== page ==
“Be good,” Leon told the vampire’s horse. “This is a lady of quality.” Lady, newly christened, swished her tail in much the same way a woman might flutter her fan. Shadow snorted, annoyed, and turned his head away. Leon laughed a little and patted his new girl on the neck. Feeling slightly buoyed by his new partner, he decided to risk taking a little walk to the general store at the other end of the small boulevard. He had lost his hat chasing Jack and knew it was bad for a man to be without one in this weather. He cringed at the thought of how bad a sunburn might be before remembering with an unpleasant start that he might not ever see the sun again.
He swore under his breath and walked faster, determined now to buy a new hat in defiance of his current situation. One day he would need to keep his head out of the sun again. Less than a week and he’d be back in the sunlight. Call it a gift to his future self or a lucky charm, either way he was not leaving town without a hat.
The general store sat at the corner of the road, with proud windows covered in painted script advertising their current wares. A horse was tied in front of it, looking bored. A crossbow was tied to the back of the animal. Leon paused. What in the blazes was someone using a crossbow for out here? He only knew them as an old hunter’s weapon, but maybe someone here had a legitimate use for it. Maybe keeping coyotes away from cattle or something. Probably cheaper than buying shotgun shells all the time. With a shrug, Leon climbed the step onto the wooden walkway and pushed his way inside.
The store was well stocked, crammed with boxes, barrels, and all kinds of items piled up neatly against the walls. Leon took a glance around before realizing he wasn’t the only customer. Taking up the general store manager’s attention was a woman in men’s denim trousers and a yellowing blouse. Her hair was auburn and plaited into a thick braid that hung down her back, capped at the end with a twist of silver. Leon stared at her in horror and hurriedly backed out of the general store, the door hanging open behind him for just a moment. He could hear a thickly accented voice ask “What was that?” before the door closed with a polite click.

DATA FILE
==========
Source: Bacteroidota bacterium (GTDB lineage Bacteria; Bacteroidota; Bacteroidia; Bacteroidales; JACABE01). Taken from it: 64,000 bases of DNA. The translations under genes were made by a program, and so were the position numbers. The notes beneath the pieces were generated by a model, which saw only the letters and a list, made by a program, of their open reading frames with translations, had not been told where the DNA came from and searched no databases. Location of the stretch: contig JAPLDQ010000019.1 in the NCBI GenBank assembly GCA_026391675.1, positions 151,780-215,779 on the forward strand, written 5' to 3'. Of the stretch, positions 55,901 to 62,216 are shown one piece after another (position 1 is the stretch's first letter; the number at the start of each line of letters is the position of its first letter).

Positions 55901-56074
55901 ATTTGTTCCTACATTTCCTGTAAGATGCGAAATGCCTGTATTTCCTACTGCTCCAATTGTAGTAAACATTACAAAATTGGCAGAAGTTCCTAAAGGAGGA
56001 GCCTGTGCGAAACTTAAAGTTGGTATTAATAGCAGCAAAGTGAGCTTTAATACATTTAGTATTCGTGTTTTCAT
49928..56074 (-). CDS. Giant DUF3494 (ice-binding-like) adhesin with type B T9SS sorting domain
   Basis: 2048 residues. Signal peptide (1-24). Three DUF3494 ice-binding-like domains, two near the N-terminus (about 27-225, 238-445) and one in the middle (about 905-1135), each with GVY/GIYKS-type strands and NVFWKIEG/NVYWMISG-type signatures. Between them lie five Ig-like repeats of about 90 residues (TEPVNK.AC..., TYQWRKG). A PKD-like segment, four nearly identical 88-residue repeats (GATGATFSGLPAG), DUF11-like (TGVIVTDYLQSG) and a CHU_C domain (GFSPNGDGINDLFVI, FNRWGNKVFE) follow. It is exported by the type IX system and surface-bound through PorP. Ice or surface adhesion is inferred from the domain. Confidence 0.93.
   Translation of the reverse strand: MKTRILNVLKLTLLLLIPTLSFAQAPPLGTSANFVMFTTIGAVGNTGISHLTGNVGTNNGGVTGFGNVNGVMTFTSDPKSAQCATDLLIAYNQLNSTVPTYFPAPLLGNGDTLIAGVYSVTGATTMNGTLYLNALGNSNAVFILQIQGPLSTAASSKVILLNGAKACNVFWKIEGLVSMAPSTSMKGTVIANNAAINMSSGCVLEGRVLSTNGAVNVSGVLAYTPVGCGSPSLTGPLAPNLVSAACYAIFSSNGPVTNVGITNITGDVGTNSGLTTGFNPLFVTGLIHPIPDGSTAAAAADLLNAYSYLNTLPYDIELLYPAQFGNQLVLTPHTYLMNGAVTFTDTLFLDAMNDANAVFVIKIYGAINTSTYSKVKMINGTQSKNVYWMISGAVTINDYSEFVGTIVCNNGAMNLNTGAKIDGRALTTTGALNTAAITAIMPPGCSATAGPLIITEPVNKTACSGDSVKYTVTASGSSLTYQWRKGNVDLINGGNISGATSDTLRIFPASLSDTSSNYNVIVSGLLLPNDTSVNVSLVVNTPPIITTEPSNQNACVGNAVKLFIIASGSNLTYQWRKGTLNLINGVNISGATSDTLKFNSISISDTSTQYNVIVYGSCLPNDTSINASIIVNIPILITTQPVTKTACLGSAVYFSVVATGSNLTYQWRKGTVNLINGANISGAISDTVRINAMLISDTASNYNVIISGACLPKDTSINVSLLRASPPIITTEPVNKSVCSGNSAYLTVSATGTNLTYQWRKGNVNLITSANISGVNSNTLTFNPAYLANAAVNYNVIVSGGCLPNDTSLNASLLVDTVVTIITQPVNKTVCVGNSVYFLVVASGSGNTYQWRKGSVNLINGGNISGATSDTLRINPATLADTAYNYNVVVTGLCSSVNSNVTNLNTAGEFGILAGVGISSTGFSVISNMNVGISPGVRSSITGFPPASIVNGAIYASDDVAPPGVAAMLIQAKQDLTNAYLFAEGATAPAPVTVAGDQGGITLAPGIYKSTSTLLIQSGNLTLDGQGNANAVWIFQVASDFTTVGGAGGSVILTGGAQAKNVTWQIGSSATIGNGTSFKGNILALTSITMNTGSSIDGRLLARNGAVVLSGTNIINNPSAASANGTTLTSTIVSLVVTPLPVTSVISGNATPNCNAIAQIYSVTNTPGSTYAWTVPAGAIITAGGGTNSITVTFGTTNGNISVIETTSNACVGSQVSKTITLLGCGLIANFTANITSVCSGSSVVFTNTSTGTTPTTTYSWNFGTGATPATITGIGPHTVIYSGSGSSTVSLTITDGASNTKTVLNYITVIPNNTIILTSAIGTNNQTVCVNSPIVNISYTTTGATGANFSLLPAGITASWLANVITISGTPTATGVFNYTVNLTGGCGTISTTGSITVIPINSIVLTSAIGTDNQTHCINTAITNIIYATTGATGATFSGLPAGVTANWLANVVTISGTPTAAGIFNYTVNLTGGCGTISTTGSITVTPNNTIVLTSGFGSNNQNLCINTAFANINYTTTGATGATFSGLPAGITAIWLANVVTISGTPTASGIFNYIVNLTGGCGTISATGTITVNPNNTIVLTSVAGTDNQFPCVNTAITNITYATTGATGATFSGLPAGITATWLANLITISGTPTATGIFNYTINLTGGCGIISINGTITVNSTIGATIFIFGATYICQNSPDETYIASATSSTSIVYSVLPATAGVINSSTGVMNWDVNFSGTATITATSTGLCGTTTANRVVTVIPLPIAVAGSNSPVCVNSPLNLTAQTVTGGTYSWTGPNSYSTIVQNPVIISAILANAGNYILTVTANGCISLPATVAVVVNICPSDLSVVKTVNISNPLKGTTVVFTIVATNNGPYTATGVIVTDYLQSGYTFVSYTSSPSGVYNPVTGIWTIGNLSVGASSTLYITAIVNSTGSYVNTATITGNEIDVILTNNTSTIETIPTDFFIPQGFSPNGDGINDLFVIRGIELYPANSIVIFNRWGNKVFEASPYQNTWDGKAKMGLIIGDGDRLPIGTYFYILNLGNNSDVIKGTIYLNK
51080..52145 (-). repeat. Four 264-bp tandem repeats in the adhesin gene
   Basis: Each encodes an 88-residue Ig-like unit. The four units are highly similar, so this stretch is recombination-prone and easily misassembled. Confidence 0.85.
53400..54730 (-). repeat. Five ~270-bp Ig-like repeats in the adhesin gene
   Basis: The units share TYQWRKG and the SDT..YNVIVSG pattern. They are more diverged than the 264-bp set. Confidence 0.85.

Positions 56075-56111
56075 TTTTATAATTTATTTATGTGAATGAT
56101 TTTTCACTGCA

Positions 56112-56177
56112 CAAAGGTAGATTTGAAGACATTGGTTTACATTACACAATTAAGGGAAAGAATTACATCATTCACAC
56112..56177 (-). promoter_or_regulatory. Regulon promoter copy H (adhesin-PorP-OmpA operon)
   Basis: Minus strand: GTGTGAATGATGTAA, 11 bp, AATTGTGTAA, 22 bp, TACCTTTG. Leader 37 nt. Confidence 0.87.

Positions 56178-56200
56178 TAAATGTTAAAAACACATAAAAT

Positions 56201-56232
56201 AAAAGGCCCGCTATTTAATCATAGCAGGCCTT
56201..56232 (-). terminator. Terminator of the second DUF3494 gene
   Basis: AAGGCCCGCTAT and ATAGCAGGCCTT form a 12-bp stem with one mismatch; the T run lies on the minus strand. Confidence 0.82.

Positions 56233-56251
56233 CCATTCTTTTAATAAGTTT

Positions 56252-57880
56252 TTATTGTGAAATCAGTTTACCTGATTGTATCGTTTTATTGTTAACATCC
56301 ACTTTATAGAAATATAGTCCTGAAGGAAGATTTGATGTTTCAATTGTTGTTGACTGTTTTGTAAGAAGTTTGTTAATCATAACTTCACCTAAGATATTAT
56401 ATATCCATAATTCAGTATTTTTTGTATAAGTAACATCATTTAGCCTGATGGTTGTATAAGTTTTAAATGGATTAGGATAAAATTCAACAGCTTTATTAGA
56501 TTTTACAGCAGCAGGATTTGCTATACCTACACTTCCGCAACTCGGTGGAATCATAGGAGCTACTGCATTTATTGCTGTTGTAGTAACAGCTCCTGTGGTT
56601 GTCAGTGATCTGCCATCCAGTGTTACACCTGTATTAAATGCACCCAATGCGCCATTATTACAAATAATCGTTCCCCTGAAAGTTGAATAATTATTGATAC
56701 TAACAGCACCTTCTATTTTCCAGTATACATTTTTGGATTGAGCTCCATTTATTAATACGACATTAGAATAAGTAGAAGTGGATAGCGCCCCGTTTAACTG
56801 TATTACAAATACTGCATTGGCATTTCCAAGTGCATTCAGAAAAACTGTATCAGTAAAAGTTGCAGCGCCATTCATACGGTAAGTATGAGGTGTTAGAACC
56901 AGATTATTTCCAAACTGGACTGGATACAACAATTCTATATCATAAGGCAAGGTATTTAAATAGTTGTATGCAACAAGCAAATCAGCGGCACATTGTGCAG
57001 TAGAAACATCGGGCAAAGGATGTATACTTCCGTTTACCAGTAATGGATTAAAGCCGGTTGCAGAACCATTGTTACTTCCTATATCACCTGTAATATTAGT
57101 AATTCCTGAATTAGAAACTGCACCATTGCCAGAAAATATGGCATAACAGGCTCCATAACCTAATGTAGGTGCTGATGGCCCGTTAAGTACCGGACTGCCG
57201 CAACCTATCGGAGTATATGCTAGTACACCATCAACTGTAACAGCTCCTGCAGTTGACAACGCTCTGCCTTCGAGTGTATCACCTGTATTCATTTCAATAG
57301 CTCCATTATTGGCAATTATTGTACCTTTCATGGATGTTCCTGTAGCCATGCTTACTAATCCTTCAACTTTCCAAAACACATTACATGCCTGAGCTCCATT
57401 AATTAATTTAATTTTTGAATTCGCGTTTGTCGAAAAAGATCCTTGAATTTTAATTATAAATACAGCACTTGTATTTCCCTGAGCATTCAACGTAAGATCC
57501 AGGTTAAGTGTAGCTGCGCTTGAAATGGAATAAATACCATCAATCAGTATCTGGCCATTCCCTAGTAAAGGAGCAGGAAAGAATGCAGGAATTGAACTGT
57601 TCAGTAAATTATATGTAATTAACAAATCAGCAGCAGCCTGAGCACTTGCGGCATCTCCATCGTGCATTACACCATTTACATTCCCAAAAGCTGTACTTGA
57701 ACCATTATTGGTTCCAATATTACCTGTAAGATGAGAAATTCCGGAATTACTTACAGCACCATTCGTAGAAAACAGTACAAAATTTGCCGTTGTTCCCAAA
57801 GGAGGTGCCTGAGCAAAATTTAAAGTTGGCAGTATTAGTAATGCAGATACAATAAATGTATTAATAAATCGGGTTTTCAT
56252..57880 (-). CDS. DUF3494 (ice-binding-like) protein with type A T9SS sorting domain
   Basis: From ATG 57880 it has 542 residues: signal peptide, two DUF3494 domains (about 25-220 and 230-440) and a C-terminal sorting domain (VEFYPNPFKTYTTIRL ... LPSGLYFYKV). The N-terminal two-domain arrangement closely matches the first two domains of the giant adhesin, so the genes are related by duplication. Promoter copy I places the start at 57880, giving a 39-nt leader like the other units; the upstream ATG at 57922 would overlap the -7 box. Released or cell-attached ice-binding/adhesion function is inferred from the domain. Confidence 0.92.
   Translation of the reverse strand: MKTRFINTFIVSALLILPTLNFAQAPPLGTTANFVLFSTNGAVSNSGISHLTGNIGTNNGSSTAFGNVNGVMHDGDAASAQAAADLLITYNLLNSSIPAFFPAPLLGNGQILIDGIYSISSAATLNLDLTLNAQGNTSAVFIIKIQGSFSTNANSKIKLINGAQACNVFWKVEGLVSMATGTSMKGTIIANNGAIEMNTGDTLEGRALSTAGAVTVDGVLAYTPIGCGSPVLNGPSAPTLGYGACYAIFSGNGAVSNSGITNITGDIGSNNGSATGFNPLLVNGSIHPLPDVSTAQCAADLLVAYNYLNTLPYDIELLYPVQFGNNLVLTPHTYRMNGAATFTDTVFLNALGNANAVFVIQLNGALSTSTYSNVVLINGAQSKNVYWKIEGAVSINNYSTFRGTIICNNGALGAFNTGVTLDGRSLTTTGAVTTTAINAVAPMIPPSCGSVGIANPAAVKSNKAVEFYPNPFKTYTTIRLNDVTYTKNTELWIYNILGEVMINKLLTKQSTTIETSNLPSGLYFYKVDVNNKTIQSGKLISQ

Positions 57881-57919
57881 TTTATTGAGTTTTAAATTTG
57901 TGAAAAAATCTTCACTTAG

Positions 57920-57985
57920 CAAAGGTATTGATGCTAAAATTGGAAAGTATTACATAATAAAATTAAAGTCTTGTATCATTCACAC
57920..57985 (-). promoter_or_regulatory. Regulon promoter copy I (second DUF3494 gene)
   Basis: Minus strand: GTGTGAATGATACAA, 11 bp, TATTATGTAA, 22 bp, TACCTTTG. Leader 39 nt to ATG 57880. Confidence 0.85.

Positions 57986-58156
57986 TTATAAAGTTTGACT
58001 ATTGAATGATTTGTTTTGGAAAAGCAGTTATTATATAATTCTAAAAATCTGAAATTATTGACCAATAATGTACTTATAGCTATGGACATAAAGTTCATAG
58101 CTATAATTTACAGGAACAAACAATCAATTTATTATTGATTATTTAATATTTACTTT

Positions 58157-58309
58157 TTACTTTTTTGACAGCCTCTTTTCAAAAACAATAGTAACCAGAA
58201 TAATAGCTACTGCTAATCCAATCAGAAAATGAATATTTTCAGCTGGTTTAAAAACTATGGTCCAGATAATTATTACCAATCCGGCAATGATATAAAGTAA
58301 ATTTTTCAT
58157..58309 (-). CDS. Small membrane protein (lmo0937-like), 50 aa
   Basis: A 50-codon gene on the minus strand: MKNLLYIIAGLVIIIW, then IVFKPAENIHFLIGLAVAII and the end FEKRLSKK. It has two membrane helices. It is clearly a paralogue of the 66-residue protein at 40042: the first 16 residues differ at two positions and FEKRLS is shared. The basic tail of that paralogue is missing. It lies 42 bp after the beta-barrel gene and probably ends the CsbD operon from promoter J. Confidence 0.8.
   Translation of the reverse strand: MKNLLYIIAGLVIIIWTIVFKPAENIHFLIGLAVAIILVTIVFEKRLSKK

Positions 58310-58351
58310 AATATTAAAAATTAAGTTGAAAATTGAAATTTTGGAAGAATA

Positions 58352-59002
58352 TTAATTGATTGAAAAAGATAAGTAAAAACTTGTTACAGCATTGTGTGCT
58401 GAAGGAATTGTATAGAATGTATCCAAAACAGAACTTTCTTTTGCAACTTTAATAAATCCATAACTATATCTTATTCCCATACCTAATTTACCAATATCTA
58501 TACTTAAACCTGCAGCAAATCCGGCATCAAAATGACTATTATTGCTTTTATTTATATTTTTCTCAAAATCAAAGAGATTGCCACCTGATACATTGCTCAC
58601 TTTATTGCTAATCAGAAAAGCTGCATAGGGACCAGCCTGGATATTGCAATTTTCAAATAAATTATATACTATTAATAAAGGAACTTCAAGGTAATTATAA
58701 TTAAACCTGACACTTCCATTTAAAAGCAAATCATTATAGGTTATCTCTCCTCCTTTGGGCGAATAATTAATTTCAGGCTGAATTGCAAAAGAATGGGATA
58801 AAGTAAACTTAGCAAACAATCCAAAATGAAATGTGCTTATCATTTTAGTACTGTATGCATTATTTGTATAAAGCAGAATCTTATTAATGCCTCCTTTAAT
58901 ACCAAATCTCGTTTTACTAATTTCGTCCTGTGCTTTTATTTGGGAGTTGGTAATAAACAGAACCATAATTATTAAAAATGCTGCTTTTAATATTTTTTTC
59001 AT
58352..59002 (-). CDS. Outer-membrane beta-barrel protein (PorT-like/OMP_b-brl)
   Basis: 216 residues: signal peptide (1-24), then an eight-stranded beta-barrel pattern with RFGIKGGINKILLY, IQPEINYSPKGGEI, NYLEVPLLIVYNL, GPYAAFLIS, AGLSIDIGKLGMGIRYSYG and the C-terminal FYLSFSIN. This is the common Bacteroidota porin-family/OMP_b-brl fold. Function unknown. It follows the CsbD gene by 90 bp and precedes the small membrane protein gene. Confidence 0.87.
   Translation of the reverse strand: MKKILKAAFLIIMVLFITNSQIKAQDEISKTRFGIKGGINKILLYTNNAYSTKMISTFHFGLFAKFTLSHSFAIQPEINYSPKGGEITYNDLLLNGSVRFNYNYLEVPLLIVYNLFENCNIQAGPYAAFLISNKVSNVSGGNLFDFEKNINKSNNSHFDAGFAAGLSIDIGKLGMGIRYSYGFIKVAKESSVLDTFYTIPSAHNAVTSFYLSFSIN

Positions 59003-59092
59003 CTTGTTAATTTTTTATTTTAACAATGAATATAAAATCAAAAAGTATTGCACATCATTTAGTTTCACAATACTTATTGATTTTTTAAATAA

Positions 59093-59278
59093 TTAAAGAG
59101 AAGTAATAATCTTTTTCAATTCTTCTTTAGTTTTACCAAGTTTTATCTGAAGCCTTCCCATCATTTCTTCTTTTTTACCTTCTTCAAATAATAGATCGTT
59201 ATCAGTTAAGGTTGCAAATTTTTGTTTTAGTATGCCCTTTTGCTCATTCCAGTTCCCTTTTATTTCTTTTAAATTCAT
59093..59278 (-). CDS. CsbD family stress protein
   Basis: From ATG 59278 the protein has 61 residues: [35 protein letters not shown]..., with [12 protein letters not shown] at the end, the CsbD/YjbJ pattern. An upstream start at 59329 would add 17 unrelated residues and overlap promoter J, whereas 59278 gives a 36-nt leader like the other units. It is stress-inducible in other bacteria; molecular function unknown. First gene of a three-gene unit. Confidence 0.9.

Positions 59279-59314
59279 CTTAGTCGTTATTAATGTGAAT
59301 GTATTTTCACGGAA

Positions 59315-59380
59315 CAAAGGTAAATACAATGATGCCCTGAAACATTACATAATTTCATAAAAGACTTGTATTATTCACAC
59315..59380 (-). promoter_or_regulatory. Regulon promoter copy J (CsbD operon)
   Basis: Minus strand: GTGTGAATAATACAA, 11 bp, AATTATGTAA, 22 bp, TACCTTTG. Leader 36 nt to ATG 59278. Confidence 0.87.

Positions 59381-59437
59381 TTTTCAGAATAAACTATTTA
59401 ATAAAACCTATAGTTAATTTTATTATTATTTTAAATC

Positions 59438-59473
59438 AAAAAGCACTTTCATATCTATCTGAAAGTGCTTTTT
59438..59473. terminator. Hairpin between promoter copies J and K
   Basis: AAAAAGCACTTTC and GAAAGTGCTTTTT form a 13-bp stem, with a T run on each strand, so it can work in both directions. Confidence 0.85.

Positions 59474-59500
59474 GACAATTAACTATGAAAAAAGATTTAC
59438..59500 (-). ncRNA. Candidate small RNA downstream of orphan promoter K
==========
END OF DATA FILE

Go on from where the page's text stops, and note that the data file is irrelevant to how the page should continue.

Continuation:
“Oh fuck, oh fuck, oh shit.” Leon whispered, half mantra and half prayer, as he quickly dove into the nearby alley. Staying low, he ran as well as he could behind all the buildings on the street, ducking around trash and chicken coops. He had to find Jack, the thought lighting up a section of his brain that pulled him towards the vampire. He didn’t have time to think about the repercussions of that new detail, Leon lunged for it and made his way to the blinking dot in his mind that now represented Jack Stryker’s presence.
He was led to another alley, this one next to the saloon. Leon could hear music from inside the building and the murmur of people talking and drinking.
“Stryker?” he whispered, looking around. An annoyed growl rumbled from the shadows of the alley like the den of a wild animal and Jack walked out, hastily doing up the front of his trousers. He glared at his new charge.
“This better be good, you are interrupting a very important business transaction.” the vampire said.
“There’s a hunter here. I mean. A hunter other than me. A hunter’s hunter. Fuck.” Leon said, his words falling over themselves in their haste to get out of his mouth. “An assassin. Fuck, she’s here for me. We gotta go.” he wheezed, hands finding his knees, nausea consuming him again. Jack watched him and swore. He waved a hand at the alley and a man ran out and back towards the saloon, bandanna pressed against his wrist.
“Why would some assassin hunter be after you, Carpenter?” he asked, trying to keep the annoyance of a half-finished meal out of his voice.
“I thought if I brought in a big vampire bounty they’d forgive me. It’s why I went after you.”
The vampire peered at him curiously.
“What did you do that was so bad?”
“It was an accident, I swear. The church, and the candles, and then everything was fire and fire and fire.” Leon dry heaved and Jack steadied him. “I killed her. I killed a Saint.”
“Well, fuck.” The vampire said.